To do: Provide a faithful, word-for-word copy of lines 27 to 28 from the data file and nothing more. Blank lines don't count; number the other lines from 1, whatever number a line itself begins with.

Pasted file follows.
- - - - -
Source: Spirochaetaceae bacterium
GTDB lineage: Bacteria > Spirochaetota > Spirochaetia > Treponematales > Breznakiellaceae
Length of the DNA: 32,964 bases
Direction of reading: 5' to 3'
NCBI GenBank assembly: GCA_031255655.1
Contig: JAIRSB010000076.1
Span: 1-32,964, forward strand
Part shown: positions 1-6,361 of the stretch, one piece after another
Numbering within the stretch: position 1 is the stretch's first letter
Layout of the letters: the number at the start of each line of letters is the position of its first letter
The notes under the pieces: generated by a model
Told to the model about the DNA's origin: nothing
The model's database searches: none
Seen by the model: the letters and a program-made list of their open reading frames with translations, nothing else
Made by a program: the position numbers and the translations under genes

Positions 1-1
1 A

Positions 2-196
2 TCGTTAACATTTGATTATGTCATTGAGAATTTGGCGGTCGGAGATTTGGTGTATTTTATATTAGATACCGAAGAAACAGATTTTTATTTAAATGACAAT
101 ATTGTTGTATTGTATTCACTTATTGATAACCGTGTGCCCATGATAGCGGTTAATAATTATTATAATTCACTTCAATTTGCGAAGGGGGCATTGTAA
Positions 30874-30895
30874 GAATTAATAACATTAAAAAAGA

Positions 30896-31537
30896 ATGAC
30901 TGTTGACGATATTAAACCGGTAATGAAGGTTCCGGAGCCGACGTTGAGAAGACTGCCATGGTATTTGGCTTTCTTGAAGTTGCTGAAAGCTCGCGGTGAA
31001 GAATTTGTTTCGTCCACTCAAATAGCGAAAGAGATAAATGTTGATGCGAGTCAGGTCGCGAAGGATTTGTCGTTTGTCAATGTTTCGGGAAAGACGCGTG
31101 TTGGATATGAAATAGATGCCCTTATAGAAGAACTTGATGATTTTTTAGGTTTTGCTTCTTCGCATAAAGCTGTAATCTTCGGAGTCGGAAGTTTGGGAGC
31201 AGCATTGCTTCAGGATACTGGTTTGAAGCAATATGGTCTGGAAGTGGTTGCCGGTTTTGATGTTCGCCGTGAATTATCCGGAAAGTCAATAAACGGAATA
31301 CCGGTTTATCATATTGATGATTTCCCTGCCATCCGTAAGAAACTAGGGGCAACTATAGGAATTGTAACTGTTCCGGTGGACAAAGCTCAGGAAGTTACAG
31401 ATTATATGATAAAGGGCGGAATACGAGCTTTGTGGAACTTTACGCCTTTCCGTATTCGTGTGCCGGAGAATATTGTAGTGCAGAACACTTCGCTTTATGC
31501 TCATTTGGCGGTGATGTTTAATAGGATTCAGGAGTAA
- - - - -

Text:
31101 TTGGATATGAAATAGATGCCCTTATAGAAGAACTTGATGATTTTTTAGGTTTTGCTTCTTCGCATAAAGCTGTAATCTTCGGAGTCGGAAGTTTGGGAGC
31201 AGCATTGCTTCAGGATACTGGTTTGAAGCAATATGGTCTGGAAGTGGTTGCCGGTTTTGATGTTCGCCGTGAATTATCCGGAAAGTCAATAAACGGAATA